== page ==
Archetypal psychology is not interested in the integration of the multiple psychic persons to a unified Self, as in Jungian theory. The soul is polytheistic, according to this view. To allow each autonomous Being to have its own place, no attempt should be made to gather them into a central self. The Anima Mundi is diffused throughout Nature, where all animatter is specked with fiery sparks of divinity. As fiery, orange scintillae spark upward from a campfire into a night sky, so do the light-filled blazings of Soul permeate throughout the psyche, symbolized by the innumerable stars that dot the heavens. These are the Archetypal Powers worshiped by ancient civilizations. They do not desire to be centralized. It is contra naturam. Rather, it is better to discover which god is owed its due by dealing with the fragmented messages that arise from the unconscious, alerting us to their presence. These messages come in dreams, symptoms, complexes, illnesses, fantasies, etc.
James Hillman, founder of archetypal psychology, writes that archetypal psychology would
…accept the multiplicity of voices, the Babel of the anima and animus, without insisting upon unifying them into one figure, and accept too the dissolution process into diversity as equal in value to the coagulation process into unity. The pagan gods and goddesses would be restored to their psychological domain (Hillman 39).
Each god and goddess have their particular qualities and characteristics. Forcing them into an abstract unity diminishes their valuable idiosyncrasies. These Beings are Images. Images have a multiplicity of meanings, so shoving them into one personality called the Self devalues their place in the scheme of Nature. As an example, Hillman gives us a brief account of how a bout of depression would be dealt with:
Depression, say, may be led into meaning on the model of Christ and his suffering and resurrection; it may through Saturn gain the depth of melancholy and inspiration, or through Apollo server to release the blackbird of prophetic insight. From the perspective of Demeter depression may yield awareness of the mother-daughter mystery, or, through Dionysus, we may find depression a refuge from the excessive demands of the ruling will (Hillman 40).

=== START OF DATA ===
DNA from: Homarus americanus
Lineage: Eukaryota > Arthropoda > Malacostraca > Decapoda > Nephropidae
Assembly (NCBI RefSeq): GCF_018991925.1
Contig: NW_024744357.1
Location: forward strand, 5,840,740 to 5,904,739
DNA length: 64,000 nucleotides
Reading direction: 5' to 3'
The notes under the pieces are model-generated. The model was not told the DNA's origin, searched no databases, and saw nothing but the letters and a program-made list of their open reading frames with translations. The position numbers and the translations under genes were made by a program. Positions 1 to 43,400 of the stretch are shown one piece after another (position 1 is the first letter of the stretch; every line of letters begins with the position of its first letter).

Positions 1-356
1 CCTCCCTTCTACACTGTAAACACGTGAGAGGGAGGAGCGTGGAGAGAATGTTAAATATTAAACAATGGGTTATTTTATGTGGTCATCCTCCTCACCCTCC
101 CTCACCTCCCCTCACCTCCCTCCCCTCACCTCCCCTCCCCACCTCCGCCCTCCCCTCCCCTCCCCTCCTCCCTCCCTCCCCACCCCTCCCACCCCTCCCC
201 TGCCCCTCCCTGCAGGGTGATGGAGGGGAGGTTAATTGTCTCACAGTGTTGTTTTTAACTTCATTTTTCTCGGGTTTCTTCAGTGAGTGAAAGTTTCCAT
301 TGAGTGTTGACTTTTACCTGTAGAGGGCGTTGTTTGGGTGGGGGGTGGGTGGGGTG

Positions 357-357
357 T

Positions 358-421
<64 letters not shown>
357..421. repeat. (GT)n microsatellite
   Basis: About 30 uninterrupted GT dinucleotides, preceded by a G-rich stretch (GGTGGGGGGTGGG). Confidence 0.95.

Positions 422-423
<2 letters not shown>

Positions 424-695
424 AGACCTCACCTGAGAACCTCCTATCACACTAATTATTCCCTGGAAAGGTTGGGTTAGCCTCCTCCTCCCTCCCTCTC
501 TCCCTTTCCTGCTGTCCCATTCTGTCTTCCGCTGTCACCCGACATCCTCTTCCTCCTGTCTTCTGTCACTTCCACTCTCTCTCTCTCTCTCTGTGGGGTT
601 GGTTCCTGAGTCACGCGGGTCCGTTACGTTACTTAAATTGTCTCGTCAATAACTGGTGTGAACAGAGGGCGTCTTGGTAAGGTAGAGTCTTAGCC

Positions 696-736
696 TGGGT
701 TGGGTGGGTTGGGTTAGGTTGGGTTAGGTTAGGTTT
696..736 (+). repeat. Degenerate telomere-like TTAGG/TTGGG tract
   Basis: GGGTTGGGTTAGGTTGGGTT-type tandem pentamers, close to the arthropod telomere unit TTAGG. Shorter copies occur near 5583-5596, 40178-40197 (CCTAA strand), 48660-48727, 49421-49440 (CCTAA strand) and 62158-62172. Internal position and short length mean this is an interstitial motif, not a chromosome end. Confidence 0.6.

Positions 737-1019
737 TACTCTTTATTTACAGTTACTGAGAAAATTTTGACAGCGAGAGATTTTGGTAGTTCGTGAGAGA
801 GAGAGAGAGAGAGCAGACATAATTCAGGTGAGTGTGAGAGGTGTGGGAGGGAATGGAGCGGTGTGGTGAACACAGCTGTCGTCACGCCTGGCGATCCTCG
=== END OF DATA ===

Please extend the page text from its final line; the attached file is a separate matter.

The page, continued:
You see how rich and valuable the insight is if this method is used. In this way, consciousness “circulate(s) among a field of powers. Each god has his due as each complex deserves its respect in its own right” (ibid.).
Our Western notion of upward progress through hierarchical phases, inspired by monotheistic theology, brought about the idea that there is a target to aim for, i.e. integration into a Self. The problem is, though, this is not the way Nature works.
Hillman might look at the thousands of divisions of Christianity, for example, and probably say it was therapeutic. He might say that the many complexes must be cared for, hence the many, many schisms. In order to care for the soul, the many must be recognized and nurtured.
In Jungian theory, to integrate the various complexes, one must withdraw the projections. But, even Jung himself admitted,
The individual ego is much too small, its brain much too feeble, to incorporate all the projections withdrawn from the world. Ego and brain burst asunder in the effort; the psychiatrist calls it schizophrenia (qtd. by Hillman 41).
When dealing with psychological breakdown, Jungians might say mandalas, as images of unity, could compensate the many complexes by bringing about order from chaos. Archetypal psychology would counter with its idea of reversion, which I will discuss in the next article.
Hillman, James. A Blue Fire. Ed. Thomas Moore. New York: Harper, 1989.
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